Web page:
At a meeting yesterday, the City Planning Commission proposed a 15-year term for Madison Square Garden’s application for a special permit to operate an arena of more than 2,500 seats. The proposal, some way short of MSG’s request the permit be renewed in perpetuity, is still a small victory over previous suggestions of a 10-year limit.
Opponents of Madison Square Garden’s request point to the need for a renovated Penn Station, a process which is inhibited by the arena’s location. A term limit, they say, provides ample time for both Madison Square Garden to find a new location and for plans for a new Penn Station to be drawn up.
In a statement provided to The Commercial Observer, Madison Square Garden argued that nearly all special permits are granted without expirations and no other arena or stadium in New York has a time limit for use.
The Garden’s location, however, differentiates itself from other sporting venues, according to Raju Mann, director of planning at the Municipal Arts Society.
“Ultimately, the site is unique,” Mr. Mann said. “Its unique, really, in North America.”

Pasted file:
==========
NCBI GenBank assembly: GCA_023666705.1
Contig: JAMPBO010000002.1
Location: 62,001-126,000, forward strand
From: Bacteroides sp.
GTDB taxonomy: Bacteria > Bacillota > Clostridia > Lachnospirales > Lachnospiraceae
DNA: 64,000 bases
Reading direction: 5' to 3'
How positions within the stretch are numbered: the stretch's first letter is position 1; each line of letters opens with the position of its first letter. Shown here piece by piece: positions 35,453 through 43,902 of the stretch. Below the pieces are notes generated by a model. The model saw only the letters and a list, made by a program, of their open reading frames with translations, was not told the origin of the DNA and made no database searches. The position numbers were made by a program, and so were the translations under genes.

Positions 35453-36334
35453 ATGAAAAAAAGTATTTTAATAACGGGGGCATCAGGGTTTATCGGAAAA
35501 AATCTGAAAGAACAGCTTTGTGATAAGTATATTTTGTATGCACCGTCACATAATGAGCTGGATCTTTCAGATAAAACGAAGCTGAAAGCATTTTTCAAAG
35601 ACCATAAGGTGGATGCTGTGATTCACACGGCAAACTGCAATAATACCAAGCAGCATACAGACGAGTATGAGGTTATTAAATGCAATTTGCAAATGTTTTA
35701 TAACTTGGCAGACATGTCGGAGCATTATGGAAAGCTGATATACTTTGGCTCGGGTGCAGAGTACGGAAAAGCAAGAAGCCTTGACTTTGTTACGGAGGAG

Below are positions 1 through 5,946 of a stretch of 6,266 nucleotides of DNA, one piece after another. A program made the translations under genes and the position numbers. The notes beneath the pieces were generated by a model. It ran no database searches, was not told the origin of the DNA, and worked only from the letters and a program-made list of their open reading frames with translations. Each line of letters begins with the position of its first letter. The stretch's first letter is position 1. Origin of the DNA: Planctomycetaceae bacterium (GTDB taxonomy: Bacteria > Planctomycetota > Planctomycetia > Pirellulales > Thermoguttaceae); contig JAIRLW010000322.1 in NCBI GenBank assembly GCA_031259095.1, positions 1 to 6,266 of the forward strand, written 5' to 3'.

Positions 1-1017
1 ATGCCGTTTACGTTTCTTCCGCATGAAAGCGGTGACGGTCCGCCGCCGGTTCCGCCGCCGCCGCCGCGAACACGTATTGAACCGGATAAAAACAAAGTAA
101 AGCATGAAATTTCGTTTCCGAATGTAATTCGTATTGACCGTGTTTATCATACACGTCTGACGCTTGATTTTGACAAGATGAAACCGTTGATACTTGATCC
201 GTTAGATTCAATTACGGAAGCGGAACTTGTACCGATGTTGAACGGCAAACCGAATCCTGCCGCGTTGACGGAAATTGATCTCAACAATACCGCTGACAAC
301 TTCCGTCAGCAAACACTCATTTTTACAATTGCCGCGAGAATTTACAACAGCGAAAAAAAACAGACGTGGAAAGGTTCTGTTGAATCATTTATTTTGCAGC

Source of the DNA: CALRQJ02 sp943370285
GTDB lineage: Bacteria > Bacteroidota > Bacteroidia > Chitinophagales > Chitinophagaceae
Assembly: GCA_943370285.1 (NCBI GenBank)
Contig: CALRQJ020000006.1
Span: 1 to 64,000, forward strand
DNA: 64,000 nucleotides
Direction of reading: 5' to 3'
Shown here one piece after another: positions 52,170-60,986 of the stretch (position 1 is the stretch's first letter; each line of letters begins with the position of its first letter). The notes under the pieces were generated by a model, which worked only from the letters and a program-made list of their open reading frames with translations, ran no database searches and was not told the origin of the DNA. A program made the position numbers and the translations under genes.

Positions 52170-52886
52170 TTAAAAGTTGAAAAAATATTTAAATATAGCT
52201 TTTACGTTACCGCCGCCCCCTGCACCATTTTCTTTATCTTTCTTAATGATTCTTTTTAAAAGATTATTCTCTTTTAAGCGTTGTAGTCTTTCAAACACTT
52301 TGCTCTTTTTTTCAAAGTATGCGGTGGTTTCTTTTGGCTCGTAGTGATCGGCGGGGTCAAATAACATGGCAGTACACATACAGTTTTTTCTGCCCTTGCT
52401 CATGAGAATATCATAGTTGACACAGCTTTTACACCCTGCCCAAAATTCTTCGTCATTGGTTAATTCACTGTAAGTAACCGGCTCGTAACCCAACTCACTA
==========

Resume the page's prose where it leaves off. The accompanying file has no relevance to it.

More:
The Garden, for its part, points to the $1 billion renovation plan, which is two-thirds complete, as an economic driver for New York. Putting a term limit on the arena’s special permit would, MSG said, harm business.
“[The Garden] helps drive the city’s economy by supporting thousands of jobs and attracting hundreds of annual events,” the company said in its statement. “[It] is being unfairly singled out because of a decision that was made 50 years ago – to demolish the original Penn Station.”
The City Planning Commission will formally vote on the Garden’s permit on May 22. The expectation is that the vote will support the proposal made this week.
“I think it would quite extraordinary for City Planning to publicly discuss the issue and then backtrack,” Mr. Mann noted.
After City Planning’s vote, the issue will be brought before the City Council in the next step of the City’s Uniform Land Use Review Procedure. Previously, both Community Board 5 and Borough President Scott Stringer, recommended that MSG’s permit be limited to 10 years.